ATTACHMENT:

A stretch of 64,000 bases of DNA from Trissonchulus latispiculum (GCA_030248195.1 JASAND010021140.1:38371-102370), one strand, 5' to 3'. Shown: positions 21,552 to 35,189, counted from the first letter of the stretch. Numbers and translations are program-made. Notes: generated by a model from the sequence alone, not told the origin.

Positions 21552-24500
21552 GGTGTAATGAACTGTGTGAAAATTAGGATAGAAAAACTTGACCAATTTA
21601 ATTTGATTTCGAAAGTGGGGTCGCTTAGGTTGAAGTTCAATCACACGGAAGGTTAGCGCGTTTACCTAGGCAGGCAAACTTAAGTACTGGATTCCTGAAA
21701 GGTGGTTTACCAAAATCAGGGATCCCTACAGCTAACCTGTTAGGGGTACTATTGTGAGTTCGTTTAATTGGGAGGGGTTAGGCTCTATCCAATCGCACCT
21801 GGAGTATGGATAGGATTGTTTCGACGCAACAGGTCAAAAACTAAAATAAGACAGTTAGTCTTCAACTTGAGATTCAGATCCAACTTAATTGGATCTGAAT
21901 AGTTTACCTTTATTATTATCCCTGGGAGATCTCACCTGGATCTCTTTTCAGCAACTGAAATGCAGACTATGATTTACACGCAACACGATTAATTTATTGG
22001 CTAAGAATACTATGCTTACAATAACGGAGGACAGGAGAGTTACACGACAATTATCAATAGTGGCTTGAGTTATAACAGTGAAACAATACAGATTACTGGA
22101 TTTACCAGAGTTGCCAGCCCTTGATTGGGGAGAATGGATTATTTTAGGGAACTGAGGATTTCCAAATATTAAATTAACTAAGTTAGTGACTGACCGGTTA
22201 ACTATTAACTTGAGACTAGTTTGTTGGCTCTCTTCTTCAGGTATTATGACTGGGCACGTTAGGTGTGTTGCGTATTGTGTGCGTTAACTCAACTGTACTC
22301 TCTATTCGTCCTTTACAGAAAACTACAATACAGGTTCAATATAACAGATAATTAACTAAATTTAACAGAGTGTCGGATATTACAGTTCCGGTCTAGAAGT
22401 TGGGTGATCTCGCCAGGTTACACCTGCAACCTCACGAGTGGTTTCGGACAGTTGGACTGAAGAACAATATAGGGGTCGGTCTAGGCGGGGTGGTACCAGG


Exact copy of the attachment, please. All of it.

A stretch of 64,000 bases of DNA from Trissonchulus latispiculum (GCA_030248195.1 JASAND010021140.1:38371-102370), one strand, 5' to 3'. Shown: positions 21,552 to 35,189, counted from the first letter of the stretch. Numbers and translations are program-made. Notes: generated by a model from the sequence alone, not told the origin.

Positions 21552-24500
21552 GGTGTAATGAACTGTGTGAAAATTAGGATAGAAAAACTTGACCAATTTA
21601 ATTTGATTTCGAAAGTGGGGTCGCTTAGGTTGAAGTTCAATCACACGGAAGGTTAGCGCGTTTACCTAGGCAGGCAAACTTAAGTACTGGATTCCTGAAA
21701 GGTGGTTTACCAAAATCAGGGATCCCTACAGCTAACCTGTTAGGGGTACTATTGTGAGTTCGTTTAATTGGGAGGGGTTAGGCTCTATCCAATCGCACCT
21801 GGAGTATGGATAGGATTGTTTCGACGCAACAGGTCAAAAACTAAAATAAGACAGTTAGTCTTCAACTTGAGATTCAGATCCAACTTAATTGGATCTGAAT
21901 AGTTTACCTTTATTATTATCCCTGGGAGATCTCACCTGGATCTCTTTTCAGCAACTGAAATGCAGACTATGATTTACACGCAACACGATTAATTTATTGG
22001 CTAAGAATACTATGCTTACAATAACGGAGGACAGGAGAGTTACACGACAATTATCAATAGTGGCTTGAGTTATAACAGTGAAACAATACAGATTACTGGA
22101 TTTACCAGAGTTGCCAGCCCTTGATTGGGGAGAATGGATTATTTTAGGGAACTGAGGATTTCCAAATATTAAATTAACTAAGTTAGTGACTGACCGGTTA
22201 ACTATTAACTTGAGACTAGTTTGTTGGCTCTCTTCTTCAGGTATTATGACTGGGCACGTTAGGTGTGTTGCGTATTGTGTGCGTTAACTCAACTGTACTC
22301 TCTATTCGTCCTTTACAGAAAACTACAATACAGGTTCAATATAACAGATAATTAACTAAATTTAACAGAGTGTCGGATATTACAGTTCCGGTCTAGAAGT
22401 TGGGTGATCTCGCCAGGTTACACCTGCAACCTCACGAGTGGTTTCGGACAGTTGGACTGAAGAACAATATAGGGGTCGGTCTAGGCGGGGTGGTACCAGG